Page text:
Planta 151,215 225 (1981)

9 Springer-Verlag 1981

Evolution of the Cytoplasmic Organdies During Female Meiosis in Pisum sativum L.* F.J. Medina, M.C. Risuefio and M.I. Rodriguez-Garcia** Morfoghnesis Celular, Instituto de Biologia Celular (C.S.I.C.), Velfizquez, 144, Madrid-6, Spain

Abstract. In this paper we have traced the evolution of the cytoplasmic organdies in the female germinal cell of P i s u m s a t i v u m L., from the beginning of meiosis to the early stages of the maturing megaspore, in order to correlate the morphological changes with the physiological aspects of megasporogenesis. A process of intense cytoplasmic vacuolation takes place in the megaspore mother cell ( M M C ) during prophase I, probably proceeding from the smooth endoplasmic reticulum and dictyosomes; it results in the formation of big vacuoles, which play a role in M M C polarization. By means of this polarization most plastids and mitochondria are incorporated into the functional megaspore at the end of meiosis. There are plastid and mitochondria cycles which consist of dedifferentiation followed by redifferentiation. During these cycles a transient morphology appears, called a cup-shaped form, which we interpret as an expression of low organelle activity. The wall of the M M C thickens throughout megasporogenesis and loses its plasmodesmata during middle prophase I. The ribosome population is reduced during prophase I and then restored during the early stages of the megaspore maturing process, as shown by the quantitative study that we have carried out. The nucleolar cytoplasmic bodies play a part in this restoring process. These bodies have a special morphology and appear to be originated from the activity of the nucleolar organizing region (NOR) during nucleolar disorganization in prophase I,

* This work has been partially supported by the "Comisidn Asesora para la investigacidn Cientifica by T6cnica" Projects n~613/02 and 613/10 ** Present a&h'ess: Departamento de Bioquimica, Estacidn Ex-

perimentaI dei Zaidin (C.S.I.C.), Prof. Albareda 1, Granada, Spain Abbreviations." EDTA = ethylene-diamine-tetracetic acid ; ER = endoplasmic reticulum (SER: smooth ER); MMC=megaspore mother cell; NOR=nucleolar organizing region; RNP-ribonucleoproteins

We think that this cytoplasmic evolution is a response to nuclear genic recombination, in order to provide the most adequate expression of the zygote genome. Key words: Meiosis (organelles) meiosis).

Organelles (during


Plant gametogenesis is one of the cellular processes in which the cell structures undergo a large number of changes in a short time. This enables us to study the morphological and physiological aspects of the organelles and the structure-function relationship in them. Male gametogenesis has been more extensively studied than female gametogenesis (see Heslop-Harrison's review 1971), though in the fertilization process it is the female cytoplasm not the male which is the zygote cytoplasm. Earlier works on megasporogenesis at the electron microscopic level (Israel and Sagawa 1964, 1965; Steward and Gifford 1967; Godineau 1968; Woodcock and Bell 1968) were too general, thus failing to observe the details of the evolution of each organelle. A more recent and detailed study by Dickinson and Potter (1978) pointed out the existence of a similar behavior in both male and female cytoplasm. In the present paper we undertake a complete study of the evolution of the cytoplasm during megasporogenesis in Pisurn s a t i v u m . This process has its own identity, which causes it to have special importance in the plant life cycle. Material and Methods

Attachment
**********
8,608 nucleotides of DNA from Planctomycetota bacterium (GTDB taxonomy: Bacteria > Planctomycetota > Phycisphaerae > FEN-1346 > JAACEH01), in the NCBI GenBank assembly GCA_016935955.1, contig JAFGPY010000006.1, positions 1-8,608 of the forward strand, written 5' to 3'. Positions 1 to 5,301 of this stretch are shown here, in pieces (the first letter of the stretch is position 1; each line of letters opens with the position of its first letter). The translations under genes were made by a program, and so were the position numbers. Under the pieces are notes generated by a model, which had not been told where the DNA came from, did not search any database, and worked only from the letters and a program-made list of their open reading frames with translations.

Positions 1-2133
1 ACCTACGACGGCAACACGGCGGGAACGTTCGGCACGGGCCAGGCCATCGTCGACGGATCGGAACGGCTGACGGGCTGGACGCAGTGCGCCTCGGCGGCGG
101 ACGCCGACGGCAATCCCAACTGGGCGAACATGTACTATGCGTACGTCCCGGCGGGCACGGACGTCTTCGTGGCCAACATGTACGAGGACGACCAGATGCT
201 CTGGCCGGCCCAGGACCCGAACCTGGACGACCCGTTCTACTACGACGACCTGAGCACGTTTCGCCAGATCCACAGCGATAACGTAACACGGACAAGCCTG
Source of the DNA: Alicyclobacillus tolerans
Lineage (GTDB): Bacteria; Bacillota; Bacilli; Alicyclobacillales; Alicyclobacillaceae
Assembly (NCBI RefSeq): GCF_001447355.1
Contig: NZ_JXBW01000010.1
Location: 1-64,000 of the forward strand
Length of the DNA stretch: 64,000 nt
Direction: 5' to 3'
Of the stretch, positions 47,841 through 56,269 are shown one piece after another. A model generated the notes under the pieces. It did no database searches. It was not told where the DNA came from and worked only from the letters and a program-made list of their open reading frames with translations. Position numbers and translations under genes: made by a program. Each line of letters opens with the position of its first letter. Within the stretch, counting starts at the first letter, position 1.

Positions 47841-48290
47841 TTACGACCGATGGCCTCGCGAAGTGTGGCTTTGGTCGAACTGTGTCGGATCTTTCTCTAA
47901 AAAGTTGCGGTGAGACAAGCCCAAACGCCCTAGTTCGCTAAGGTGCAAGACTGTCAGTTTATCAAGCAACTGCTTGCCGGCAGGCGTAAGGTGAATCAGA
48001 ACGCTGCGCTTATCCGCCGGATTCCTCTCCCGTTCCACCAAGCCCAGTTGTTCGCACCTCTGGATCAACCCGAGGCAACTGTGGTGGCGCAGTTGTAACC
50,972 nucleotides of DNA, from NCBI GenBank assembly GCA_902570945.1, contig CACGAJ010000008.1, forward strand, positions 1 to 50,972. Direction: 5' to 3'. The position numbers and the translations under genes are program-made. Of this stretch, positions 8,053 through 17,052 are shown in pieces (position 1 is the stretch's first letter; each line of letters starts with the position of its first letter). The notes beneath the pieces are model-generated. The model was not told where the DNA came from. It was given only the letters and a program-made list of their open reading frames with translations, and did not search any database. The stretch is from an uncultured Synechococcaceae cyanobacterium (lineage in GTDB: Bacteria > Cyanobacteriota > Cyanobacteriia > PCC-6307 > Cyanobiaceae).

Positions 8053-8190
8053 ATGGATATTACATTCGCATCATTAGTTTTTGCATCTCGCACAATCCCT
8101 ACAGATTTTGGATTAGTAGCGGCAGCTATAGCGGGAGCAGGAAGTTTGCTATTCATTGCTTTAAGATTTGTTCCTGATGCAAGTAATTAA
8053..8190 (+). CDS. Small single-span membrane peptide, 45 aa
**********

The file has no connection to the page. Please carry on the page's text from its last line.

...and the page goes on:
Ovaries were used from very young Pisum sativum L. flowers grown in a greenhouse. Severaldays before the corolla opened, the flowers



F.J. Medina et al : Cytoplasmic Organelles During Plant Female Meiosis

were excised and the ovaries dissected. They were fixed in 3% glutaraldehyde, buffered with 0.025 M cycodylate at pH 7 for 2 h at room temperature, post-fixed in 1% OsO4 in the same buffer for 1 h at room temperature, and then dehydrated in an alcohol series and embedded in Epon 812. Ultrathin sections were stained with 1% uranyl acetate in absolute ethanol for 30 min at room temperature and then with lead citrate according to Venable and Goggeshall (1965)

Cytochemistry a) Ribonucleoproteins. Ultrathin sections of glutaraldehyde-fixed, Epon-embedded ovaries were stained by the uranyl acetate-EDTAlead citrate method, according to Bernhard (1969).

b) Silver Impregnation. (Risuefio et al. 1973). The ovaries were fixed overnight at 4 ~ C in a mixture of 10% formol and 1% hydroquinone. Silver impregnation with 2% AgNO3 was carried out at 7 0 ~ in the dark for 4 h. The material was then postfixed for one hour at room temperature in formol-hydroquinone. After usual embedding and ultramicrotomy, sections were observed directly, without staining, under the electron microscope.

Quantitative Study of the Ribosome Population. We have assumed the following : a) The organelle distribution (nucleus, vacuoles, ribosomes, plastids, mitochondria, etc.) in a central section is the most representative of the entire ceil; so, the data obtained from the surface of this section can be extended to cover the entire cell volume. b) the more central the section, the larger the cell surface which it contains. On central sections of each stage, the areas of the entire cell, nucleus, and vacuoles were measured. We also took several micrographs from various sections at each stage (8-15 per stage) and drew squares of 1 pm 2 on them over the cell surface and counted the number of ribosomes enclosed. We avoided the inclusions of vacuolar cytoplasm in the squares. For each stage we calculated the average number of ribosomes in all 1 p m 2 squares counted; this number was multiplied by the area in g m a of the germinal cell, excluding the areas of both, the nucleus and the vacuoles. The resulting number was divided by the entire area of the germinal cell, giving the total average number of ribosomes per g m z.